Light Pollution / Nightscape

Light pollution dome from Kitchener and Waterloo

Badly designed and implemented outdoor lighting such as street lights, house lights, business lights and lit signs all contribute to light pollution. This negatively effects not only our night sky but our nocturnal environment, the ecology of it, which in-turn effects people, wildlife and even air quality.

Light dome from Kitchener-Waterloo caused by artifical light sources (street lights, porch lights, business lights and signs). This not only washes away the stars in the night sky but also has been linked to negative affects on our night time environment health (ecology).

The effects of light pollution are not confined to the city or town itself that is causing it. This photo I took shows the light dome (skyglow) from Kitchener and Waterloo in Ontario, rising into the night sky and washing out the stars. It was taken a 30 minute drive outside of the cities, near Linwood, Ontario.

Light pollution dom emanates into the night sky from the cities of Kitchener and Waterloo in Ontario, Canada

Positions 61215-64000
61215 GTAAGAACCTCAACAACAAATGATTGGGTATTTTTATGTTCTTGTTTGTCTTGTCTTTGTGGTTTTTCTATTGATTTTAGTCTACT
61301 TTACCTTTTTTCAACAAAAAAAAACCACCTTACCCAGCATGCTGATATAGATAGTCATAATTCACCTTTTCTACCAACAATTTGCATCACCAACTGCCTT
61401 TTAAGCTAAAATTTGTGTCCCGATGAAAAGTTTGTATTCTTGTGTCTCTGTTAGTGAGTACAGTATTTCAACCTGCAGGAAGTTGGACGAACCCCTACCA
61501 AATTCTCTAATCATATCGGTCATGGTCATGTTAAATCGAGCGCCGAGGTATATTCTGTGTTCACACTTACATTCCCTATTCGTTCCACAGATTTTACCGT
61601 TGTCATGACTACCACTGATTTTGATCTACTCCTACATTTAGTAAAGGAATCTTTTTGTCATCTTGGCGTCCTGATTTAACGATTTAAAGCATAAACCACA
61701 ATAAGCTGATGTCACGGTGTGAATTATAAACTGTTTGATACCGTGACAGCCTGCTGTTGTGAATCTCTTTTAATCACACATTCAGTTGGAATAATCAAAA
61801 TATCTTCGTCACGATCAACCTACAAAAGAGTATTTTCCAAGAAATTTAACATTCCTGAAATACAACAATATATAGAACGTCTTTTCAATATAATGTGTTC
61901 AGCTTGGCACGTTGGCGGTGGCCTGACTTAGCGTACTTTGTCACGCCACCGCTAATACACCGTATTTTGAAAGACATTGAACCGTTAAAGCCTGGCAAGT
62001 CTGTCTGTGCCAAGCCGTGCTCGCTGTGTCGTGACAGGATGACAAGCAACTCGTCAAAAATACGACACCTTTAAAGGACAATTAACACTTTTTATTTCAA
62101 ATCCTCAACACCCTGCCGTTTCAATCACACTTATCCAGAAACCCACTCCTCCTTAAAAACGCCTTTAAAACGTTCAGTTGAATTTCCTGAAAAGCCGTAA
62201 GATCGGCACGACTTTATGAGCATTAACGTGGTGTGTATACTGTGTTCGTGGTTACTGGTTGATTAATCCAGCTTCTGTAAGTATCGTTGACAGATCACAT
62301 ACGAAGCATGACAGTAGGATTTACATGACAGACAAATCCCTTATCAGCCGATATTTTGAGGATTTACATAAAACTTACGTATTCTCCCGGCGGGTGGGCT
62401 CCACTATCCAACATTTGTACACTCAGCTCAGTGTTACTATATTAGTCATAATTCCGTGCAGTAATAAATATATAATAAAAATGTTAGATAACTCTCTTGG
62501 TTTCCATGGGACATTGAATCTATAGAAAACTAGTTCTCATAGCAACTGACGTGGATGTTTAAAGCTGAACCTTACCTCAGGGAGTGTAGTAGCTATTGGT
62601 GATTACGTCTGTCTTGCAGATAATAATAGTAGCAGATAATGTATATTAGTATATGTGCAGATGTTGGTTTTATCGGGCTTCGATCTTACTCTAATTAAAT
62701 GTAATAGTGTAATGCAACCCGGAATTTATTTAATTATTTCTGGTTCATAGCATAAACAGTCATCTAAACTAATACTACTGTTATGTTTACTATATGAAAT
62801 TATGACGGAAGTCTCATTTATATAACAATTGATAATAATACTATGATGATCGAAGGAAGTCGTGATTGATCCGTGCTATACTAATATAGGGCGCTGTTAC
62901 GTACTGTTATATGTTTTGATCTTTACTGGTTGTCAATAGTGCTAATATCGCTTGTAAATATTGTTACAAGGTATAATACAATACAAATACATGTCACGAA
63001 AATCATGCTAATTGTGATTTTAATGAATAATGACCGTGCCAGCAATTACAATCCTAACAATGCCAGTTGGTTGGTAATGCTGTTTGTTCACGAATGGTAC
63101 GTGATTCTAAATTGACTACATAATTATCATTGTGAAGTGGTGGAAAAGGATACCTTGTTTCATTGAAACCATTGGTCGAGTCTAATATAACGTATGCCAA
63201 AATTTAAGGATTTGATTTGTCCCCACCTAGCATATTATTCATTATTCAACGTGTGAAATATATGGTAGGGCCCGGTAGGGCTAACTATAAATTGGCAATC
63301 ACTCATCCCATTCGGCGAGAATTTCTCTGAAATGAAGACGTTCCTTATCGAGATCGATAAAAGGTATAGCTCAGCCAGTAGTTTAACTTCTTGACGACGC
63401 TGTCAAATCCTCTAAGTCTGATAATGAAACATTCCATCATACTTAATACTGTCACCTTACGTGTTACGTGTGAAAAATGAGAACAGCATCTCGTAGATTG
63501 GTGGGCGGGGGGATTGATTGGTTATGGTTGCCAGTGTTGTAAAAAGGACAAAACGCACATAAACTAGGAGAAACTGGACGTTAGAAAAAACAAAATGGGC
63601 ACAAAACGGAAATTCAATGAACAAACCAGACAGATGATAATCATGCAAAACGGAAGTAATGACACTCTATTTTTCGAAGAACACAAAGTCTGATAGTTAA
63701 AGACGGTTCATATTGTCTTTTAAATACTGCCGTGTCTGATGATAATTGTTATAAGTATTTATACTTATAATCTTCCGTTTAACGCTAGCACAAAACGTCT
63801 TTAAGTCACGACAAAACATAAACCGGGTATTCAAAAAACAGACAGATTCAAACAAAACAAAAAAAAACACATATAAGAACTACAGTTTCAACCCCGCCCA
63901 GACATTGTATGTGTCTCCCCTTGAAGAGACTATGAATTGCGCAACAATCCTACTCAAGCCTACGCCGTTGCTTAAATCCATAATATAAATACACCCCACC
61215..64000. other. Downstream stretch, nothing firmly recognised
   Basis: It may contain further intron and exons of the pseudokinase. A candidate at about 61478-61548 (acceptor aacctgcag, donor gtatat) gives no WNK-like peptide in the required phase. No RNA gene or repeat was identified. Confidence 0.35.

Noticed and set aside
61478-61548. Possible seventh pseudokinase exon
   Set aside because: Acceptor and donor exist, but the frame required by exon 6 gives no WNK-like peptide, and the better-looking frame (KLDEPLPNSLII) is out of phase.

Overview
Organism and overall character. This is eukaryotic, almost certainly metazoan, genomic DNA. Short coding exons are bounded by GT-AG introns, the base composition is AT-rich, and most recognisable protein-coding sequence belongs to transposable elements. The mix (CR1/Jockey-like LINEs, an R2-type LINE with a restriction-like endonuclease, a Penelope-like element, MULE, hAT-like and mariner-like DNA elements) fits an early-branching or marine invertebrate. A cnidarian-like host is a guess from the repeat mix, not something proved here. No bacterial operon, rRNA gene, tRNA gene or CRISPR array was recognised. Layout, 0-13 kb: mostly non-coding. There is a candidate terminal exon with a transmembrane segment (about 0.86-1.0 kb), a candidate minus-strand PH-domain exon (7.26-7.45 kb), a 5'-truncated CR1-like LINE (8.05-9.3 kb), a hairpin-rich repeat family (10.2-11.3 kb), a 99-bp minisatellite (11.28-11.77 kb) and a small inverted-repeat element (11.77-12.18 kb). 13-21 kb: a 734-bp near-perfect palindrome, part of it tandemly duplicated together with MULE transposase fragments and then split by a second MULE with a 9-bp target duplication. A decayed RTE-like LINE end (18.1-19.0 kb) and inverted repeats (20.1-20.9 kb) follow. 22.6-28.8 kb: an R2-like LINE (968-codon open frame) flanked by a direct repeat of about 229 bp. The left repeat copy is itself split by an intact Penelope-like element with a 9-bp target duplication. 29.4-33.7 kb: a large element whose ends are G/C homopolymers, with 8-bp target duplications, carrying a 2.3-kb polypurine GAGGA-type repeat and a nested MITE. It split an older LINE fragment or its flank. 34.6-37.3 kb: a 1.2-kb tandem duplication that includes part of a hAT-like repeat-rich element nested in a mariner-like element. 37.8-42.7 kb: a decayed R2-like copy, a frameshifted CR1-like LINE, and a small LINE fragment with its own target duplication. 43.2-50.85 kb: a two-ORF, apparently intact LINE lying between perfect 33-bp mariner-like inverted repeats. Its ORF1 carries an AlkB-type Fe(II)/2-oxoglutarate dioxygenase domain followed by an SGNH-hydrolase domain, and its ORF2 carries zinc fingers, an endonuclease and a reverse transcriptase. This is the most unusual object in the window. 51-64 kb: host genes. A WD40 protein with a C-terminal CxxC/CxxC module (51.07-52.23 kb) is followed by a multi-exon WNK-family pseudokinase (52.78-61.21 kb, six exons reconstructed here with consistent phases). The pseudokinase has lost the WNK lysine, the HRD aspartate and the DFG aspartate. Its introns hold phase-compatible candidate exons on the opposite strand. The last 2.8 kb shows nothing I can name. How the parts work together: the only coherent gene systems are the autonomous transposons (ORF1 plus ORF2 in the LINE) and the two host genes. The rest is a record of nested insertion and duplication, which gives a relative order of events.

Another photo I took of the light dome emanating from Kitchener and Waterloo, Ontario.

Light pollution created by cities and towns is adversely effecting rural areas around them even. The spread of light pollution has become much like a cancer of the night environment.

Everyone needs to help reduce the spread of it. Shielding outdoor lights, pointing the light down and not up and turning off lights over night when not needed are just a few small things you can do to stop this cancer of the night. Not using LED lights that are bright white which contains a lot of blue wavelength which has been shown to increase skyglow light pollution is also good. Warmer whites with colour temperatures 3000K or less (2200-2700K) are better.

For more information on light pollution and how you can help reduce it visit the International Darksky Association.

Shawn Nielsen

My story began nearly 40 years ago looking up at the Moon with a small collapsible telescope my Father had. Encouraged by my parents, who bought me my very own telescope, a 4.5" reflector, I began to explore the night sky from my family home backyard. Today I do astrophotography from my home in Kitchener, Ontario and also with remote telescopes located in New Mexico and Australia. Some of my images have won awards and have been featured online and in magazines.

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